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Cyclist Australia Issue 50

Dedicated solely to the exhilaration of road cycling, Cyclist is the very first magazine of its kind. A celebration of the rides, the travel and the latest gear – we'll show you how to get the best from your ride every time.

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Country:
Australia
Language:
English
Publisher:
Citrus Media Digital Pty Ltd.
Frequency:
Bimonthly
$7.14(Incl. tax)
$18.12(Incl. tax)
3 Issues

in this issue

2 min
ed’s letter

Welcome, readers, to the 50th issue of Cyclist Australia/NZ. It’s a milestone we’re incredibly proud of here at the Cyclist office, particularly after a tough few months at this Our big plans for issue 50 don’t end there. The pro season is back once again, and after time last year when, like most of the world, we all faced a high level of uncertainty about what the future might hold. We’re proud to say we kept pedalling, and we couldn’t have done it without you, our readers and subscribers, not to mention our many commercial supporters. From everyone at Cyclist, a massive thank you! When planning our Big Ride for issue 50, we’re not afraid to admit we got a little nostalgic. We launched Cyclist all the way back in March…

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4 min
gravel arcadia

You’d be forgiven for thinking that Bianchi, as the oldest bike brand in the world, would be resolutely about road riding and nothing else. Yet the Italian brand’s range is surprisingly diverse. If you could see beneath the mud splatters you’d notice that Wout van Aert’s 2020 race-winning cyclocross bike was a Bianchi, and the company has a comprehensive range of cross-country mountain bikes too. Bianchi is no stranger to going beyond the tarmac, but until now it hasn’t properly ventured off-road with a dedicated carbon gravel frame. The new Arcadex addresses that. ‘We started studying the gravel world back in 2016 and released the aluminium-framed Bianchi Allroad,’ says Bianchi’s Claudio Masnata. ‘Back then we were the first to deliver a gravel bike with a dropper seatpost.’ It was a radical spec choice…

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1 min
sole mates

Solstice Entry-level road shoe, $129.99 Aimed at riders looking for a simple, inexpensive and long-lasting pair of clip-in shoes, the Solstice is a quality road bike shoe that offers efficiency without sacrificing fit, comfort or compatibility. Evoke Entry-level MTB shoe, $199.99 The Evoke is comparable to the Circuit shoe (see below), but for dirt and gravel. Featuring a Tachyon rubber sole, it’s a great option for both new riders and long-time, long-distance shredders who are after a comfortable and reliable off-road shoe at a decent price point. Circuit Mid-range road, $219.99 The new Circuit looks better than ever and is sure to land well with road riders. An efficient, full-feature road shoe with a roomy design, it’s a great option for everyone from first-timers to racers on a budget. Foray Mid-level MTB, $249.99 A long-time favourite on the cross-country scene, the…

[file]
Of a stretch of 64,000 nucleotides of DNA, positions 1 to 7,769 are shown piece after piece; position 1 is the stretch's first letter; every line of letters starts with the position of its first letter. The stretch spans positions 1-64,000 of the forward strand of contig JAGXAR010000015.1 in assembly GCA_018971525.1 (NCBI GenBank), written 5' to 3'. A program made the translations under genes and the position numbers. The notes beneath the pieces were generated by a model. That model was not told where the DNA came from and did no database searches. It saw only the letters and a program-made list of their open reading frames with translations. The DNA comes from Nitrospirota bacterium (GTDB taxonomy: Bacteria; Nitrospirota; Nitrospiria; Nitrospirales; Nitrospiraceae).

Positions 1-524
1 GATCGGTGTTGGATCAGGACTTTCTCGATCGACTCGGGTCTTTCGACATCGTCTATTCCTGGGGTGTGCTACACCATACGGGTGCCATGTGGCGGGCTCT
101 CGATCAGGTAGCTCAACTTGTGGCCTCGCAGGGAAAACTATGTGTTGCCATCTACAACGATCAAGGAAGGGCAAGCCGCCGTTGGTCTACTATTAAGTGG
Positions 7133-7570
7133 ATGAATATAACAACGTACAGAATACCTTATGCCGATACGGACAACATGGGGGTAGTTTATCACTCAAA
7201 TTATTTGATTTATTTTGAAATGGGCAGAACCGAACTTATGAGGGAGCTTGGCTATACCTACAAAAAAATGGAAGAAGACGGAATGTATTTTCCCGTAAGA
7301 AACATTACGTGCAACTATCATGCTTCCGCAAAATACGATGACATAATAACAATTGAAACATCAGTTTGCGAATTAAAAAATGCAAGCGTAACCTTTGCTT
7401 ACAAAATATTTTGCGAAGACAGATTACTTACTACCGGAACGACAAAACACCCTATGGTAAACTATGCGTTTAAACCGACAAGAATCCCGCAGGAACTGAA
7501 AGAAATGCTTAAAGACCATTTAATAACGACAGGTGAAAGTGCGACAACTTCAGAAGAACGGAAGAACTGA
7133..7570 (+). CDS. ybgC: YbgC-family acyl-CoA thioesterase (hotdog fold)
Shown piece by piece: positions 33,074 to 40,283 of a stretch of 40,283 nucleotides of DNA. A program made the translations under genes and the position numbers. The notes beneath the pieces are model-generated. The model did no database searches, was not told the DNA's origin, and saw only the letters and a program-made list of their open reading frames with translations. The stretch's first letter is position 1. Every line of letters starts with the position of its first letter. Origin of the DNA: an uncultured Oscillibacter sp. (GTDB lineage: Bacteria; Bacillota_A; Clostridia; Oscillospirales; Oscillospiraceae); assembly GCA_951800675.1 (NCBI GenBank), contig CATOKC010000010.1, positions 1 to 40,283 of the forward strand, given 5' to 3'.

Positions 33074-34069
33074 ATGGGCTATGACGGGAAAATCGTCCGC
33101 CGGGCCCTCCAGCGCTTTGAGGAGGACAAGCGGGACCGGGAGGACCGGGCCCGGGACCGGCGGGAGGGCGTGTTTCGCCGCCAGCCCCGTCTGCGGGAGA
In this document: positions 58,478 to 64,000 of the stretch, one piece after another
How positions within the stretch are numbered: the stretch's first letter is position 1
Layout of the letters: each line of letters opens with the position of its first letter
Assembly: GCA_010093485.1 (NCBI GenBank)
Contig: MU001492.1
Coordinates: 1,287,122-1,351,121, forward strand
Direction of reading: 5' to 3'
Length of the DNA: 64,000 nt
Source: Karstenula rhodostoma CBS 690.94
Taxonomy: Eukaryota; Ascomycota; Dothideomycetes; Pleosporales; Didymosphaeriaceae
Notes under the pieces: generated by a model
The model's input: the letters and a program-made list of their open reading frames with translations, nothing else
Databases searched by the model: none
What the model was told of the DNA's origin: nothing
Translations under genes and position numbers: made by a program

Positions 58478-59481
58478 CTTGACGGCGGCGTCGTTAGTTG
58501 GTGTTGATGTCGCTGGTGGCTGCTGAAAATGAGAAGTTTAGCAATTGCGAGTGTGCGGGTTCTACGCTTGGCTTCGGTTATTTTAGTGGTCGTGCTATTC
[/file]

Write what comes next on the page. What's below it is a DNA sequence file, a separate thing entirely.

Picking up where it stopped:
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4 min
keep a lid on it

As Beyoncé once famously told the world, if you like it then you should have put a lid on it. Or perhaps we’re paraphrasing. Who can be sure? Either way, we agree with the sentiment, which is that helmets are very important. If you’re in the market for a fresh brain bucket – or, alternatively, if you simply want to apply the old N+1 theory to what’s above you as well as what’s below you – then you’re in luck. Here, we’ve gathered four of the latest releases from top-name brands including Lazer, Specialized, MET and Kask for your consideration, complete with lovely pictures and all. Lazer Sphere MIPS RRP $250, lazersport.com/au Lazer’s latest sits neatly in the middle of the range, being neither its lightest nor its most aero model, but offering a…

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2 min
gear+tech new gear

Wahoo Elemnt Rival watch RRP $599.95, fesports.com.au Apparently there are people out there who run and swim as well as cycle, and to accommodate these peculiar folk Wahoo has created the Elemnt Rival. This smartwatch can connect to a Wahoo Elemnt bike computer to show extra data including heart rate, calories burned and cumulative metrics if you’re doing a multisport event, and the watch will go into sleep mode while you’re riding. You can also use it to control Kickr equipment and log your indoor training on Strava, giving you the chance to have a complete set of interconnected Wahoo tech. The Rival’s 30.4mm display sits under a rugged Gorilla Glass lens and ceramic bezel, and can show a whopping 64 colours to help maintain clarity under different lights. The data itself is customisable…

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6 min
dt swiss arc 1100 dicut 50

I don’t know about you, but when I think of DT Swiss, the first thing that pops into my head are hubs, and for good reason. DT Swiss hubs are just about bomb and idiot-proof, which is why you’ll also find them strung into Roval and Bontrager wheels, both with and without the DT Swiss Badge. But when the ARC 1100s were revamped last year, they caught my attention for reasons other than the hubs. Designed in collaboration with aero expert Swiss Side, DT Swiss took its aero optimisation beyond merely looking at rim shape, and aimed to make every single component on the wheel faster and more stable in the wind tunnel. The most apparent change to the casual observer is the width. DT Swiss has pushed the inner rim width…

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